When I was sixteen I landed my first job working as a lifeguard at the local leisure centre. I was trying to decide what I was going to do for money now that I was ‘all grown up’, and it was only when my dad suggested taking a lifeguard course that I became intrigued.
I have never been one for the norm and knew straight away I wasn’t going to work in retail or the local supermarket. So, after a £250 payout from my savings and an eagerness to learn, I signed up and dived right in (pun intended).
Two weeks later I was working part-time alongside my studies and had already worked enough hours to make back the initial investment.
Money well spent.
After a year, I graduated from school and planned on working full-time at the pool to save enough money to move abroad.
The realities of full-time work led to strenuous work hours I did not see coming; it was something I could handle, but would rather have avoided. The main burden was waking at 4am on a Saturday morning to lifeguard swim club, who would come in at 5am.
During those times, I was always early. I would use the 10 or 15 minutes of my time before my shift to reflect on big decisions, my current predicament and what lay ahead of me. I remember during the winter months, I would drive into the carpark and switch off the ignition and just sit in my car listening the song ‘Promise’ by Ben Howard over and over, contemplating whether I was on the right path or whether I needed to make changes to certain areas of my life in order to be the best version of myself.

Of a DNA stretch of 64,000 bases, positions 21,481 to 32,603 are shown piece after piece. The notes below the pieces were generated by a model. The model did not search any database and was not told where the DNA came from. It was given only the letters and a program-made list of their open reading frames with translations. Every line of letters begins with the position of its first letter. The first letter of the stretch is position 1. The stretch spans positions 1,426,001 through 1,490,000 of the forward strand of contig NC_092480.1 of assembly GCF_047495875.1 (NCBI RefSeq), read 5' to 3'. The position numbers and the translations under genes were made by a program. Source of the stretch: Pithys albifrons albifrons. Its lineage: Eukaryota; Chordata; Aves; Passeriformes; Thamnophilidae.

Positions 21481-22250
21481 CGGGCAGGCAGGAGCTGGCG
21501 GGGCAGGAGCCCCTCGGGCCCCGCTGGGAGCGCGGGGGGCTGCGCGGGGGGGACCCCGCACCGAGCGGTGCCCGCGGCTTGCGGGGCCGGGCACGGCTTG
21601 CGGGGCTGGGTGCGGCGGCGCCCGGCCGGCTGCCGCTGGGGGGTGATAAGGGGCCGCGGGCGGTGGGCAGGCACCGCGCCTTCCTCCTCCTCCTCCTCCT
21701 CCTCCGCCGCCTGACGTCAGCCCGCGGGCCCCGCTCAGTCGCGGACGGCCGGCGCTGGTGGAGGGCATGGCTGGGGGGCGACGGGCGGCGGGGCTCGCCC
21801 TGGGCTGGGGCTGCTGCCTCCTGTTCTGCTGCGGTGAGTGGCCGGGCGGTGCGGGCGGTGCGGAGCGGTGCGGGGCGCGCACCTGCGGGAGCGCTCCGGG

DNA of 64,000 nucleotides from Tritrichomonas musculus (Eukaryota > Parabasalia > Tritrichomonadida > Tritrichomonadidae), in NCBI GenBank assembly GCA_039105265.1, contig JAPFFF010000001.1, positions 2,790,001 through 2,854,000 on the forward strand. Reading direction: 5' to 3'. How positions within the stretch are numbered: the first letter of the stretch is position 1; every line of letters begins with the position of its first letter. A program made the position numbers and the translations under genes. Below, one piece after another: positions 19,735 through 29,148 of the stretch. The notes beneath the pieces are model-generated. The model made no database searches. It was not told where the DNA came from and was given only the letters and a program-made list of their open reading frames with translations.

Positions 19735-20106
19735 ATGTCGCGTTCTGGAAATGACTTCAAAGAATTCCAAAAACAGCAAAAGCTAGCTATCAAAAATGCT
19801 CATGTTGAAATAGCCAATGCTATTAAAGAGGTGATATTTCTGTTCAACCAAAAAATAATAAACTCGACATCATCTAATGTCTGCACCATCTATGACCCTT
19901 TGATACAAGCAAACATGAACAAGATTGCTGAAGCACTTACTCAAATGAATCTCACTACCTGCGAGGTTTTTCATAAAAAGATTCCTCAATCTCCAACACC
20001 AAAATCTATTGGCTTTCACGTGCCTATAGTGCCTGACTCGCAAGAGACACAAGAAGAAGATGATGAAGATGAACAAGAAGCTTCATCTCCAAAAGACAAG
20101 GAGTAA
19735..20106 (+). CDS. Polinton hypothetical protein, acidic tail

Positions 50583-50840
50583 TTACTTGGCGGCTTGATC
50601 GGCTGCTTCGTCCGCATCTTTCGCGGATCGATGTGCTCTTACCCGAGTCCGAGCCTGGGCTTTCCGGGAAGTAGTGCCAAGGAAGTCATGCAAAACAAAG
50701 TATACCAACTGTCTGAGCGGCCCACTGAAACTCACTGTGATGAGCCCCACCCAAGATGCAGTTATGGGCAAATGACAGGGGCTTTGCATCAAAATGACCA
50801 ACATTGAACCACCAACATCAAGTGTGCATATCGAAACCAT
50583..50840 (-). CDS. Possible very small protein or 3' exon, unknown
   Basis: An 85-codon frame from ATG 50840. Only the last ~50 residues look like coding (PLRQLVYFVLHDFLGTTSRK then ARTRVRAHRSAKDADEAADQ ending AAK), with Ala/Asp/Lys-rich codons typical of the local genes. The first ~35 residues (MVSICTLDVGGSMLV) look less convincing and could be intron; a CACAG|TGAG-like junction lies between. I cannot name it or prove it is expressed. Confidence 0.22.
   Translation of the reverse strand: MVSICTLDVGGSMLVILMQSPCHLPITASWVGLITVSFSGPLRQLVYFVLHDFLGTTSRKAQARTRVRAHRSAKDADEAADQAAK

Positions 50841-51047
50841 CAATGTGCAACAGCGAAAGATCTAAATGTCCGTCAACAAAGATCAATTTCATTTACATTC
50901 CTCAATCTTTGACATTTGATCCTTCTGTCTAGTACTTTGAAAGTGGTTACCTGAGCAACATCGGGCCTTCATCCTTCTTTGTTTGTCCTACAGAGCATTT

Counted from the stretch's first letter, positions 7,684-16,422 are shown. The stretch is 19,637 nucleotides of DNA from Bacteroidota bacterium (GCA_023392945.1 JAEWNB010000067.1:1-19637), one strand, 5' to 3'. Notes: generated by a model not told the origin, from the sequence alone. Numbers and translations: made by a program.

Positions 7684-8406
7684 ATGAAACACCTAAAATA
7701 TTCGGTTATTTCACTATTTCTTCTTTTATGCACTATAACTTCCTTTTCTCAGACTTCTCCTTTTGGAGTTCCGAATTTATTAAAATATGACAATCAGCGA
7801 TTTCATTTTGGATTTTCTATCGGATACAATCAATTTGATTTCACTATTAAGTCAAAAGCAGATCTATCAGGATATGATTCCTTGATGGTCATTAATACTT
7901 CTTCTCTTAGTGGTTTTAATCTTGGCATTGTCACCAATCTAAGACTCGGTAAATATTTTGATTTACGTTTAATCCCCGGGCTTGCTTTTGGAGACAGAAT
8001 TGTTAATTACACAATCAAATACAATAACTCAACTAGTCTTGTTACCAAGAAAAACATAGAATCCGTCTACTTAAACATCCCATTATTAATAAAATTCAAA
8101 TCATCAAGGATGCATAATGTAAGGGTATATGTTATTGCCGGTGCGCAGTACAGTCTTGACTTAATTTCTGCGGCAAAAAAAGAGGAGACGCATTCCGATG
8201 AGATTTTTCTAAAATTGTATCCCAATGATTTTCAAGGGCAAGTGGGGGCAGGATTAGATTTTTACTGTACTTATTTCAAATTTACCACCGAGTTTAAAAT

Without this time, I wouldn’t be who I am today. Although I was admittedly young and more lost than I like to remember, it did teach me the importance of consciousness. Without those weekly 10 minutes, I would just blur through each day, not recognising certain feelings, adapting to changing situations and reflecting on goals.
This time was extremely valuable to me and if it taught me anything, it was that I needed to be more open minded and less judgemental.
Nowadays, I like to believe I don’t judge half as much as many people do, and I’m willing to try new things more easily because I am conscious and aware of the implications.
When Malcolm Gladwell speaks of the 10,000 hours goal, he states that everyone needs to go through a phase of complete practice, where nothing but consistent learning takes place, which prepares you for bigger things in the future.
This is the case for reflection, it is a skill that takes practice. My 4am reflection routine was my practice, and today I am able to be more conscious of my actions and decisions, understanding how it will affect the bigger picture in my life.